Playing the later works by comic maestro Alan Ayckbourn is famously difficult, and it seems that as time goes by his plays become darker and darker, to the point where you have to ask: is this actually a comedy?

"It is folly to drown on dry land" says the old proverb and the show’s scenic metaphor is a Victorian folly, a tower that when you ascend its steps to reach the top, you actually end up where you started, as if it contained the manifestation of an Escher staircase, a representation of the snakes and ladders nature of celebrity. This is the central theme of the piece; we meet a talentless failure who has been catapulted to Hello magazine notoriety, his embittered wife who has sacrificed her career at the alter of motherhood and his world-weary agent (played very convincingly and with delicious irony by Les Dennis).

Enter a TV chatshow host who plans to exploit him to kick her falling star back into orbit, then in comes Mr Chortles, a clown and a stalker fan (played unnervingly by Helen Mortimer) who has been booked for his daughter's birthday party. She/he proves to be his nemesis as she tries to build a celebrity career by accusing him of sexual assault, and thus the rapacious beast of celebrity feasts cannibalistically on itself.

This 2004 offering from Ayckbourn addresses a topical phenomenon but doesn’t really say anything new and is very fragmented thematically and dramatically, being one moment a satirical diatribe, the next a soap opera and then a cynical courtroom mini-drama.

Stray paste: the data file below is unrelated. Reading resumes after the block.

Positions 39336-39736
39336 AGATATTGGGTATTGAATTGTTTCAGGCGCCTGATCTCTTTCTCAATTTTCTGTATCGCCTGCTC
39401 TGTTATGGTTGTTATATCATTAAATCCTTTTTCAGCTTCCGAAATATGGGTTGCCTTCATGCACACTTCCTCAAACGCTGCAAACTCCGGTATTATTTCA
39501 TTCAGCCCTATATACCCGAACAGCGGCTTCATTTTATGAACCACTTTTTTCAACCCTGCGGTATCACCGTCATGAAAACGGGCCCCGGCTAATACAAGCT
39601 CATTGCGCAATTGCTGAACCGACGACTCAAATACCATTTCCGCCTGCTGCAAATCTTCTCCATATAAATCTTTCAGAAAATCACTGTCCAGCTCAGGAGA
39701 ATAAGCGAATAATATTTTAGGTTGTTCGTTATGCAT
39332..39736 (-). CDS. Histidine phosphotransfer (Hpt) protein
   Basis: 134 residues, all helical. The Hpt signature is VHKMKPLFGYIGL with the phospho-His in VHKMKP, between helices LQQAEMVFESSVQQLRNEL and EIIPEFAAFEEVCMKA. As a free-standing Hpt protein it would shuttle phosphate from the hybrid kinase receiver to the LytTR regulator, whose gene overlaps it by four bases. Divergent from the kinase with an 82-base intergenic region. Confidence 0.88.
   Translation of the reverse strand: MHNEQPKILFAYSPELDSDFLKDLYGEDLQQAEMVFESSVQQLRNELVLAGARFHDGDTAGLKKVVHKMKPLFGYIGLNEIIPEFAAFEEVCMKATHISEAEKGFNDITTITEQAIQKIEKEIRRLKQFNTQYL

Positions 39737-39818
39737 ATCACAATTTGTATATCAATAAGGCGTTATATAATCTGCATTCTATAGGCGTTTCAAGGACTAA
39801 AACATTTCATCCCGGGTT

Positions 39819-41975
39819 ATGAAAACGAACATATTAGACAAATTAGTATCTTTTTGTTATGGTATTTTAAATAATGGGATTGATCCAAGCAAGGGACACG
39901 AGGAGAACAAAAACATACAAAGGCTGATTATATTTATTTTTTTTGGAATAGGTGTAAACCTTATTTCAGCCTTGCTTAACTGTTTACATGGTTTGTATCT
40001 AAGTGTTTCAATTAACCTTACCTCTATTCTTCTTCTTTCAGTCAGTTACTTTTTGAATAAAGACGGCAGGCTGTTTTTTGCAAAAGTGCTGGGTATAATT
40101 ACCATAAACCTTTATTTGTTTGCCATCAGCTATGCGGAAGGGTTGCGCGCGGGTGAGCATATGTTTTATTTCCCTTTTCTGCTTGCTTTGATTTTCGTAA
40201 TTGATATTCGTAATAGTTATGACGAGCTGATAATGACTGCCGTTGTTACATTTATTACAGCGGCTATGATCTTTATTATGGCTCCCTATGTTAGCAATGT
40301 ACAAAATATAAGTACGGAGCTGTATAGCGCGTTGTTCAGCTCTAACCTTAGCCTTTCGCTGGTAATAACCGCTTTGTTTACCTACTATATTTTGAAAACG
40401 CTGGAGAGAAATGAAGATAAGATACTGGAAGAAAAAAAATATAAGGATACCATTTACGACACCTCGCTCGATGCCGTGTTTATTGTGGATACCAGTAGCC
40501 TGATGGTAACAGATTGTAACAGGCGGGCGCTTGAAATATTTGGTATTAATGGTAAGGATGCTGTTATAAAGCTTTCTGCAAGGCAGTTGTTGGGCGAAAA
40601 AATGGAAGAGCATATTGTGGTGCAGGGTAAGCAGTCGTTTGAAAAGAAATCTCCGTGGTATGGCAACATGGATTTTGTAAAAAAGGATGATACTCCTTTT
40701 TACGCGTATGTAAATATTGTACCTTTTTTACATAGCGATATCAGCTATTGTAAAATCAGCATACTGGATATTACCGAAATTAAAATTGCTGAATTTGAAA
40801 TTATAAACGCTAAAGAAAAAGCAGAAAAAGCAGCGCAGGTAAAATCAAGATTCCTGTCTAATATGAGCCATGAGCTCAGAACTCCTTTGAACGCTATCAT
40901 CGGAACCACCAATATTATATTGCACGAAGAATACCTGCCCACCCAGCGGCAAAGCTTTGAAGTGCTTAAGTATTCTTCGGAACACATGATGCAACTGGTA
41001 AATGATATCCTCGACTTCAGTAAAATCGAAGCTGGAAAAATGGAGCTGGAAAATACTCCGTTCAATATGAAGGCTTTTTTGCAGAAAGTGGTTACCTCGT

Christopher Coghill is relaxed and at times moving as the nonentity, Charlie Conrad, but Emma Swain is woefully miscast as his wife, Linzi. Siobhan Hewlett is gripping in her final breakdown scene as the disgraced TV pundit, Gale, but this scene is the only glimpse of classic Ayckbournian emotional degeneration we see all night. Mark Farrelly and Russell Bentley are both oleaginously excellent as the opposing advocates, but ultimately this production, directed by Guy Retallack, doesn’t make us laugh amidst the angst, chiefly because it doesn’t make the stylistic leap from naturalism to the hightened comic-realism that Ayckbourn demands.

- Keith Myers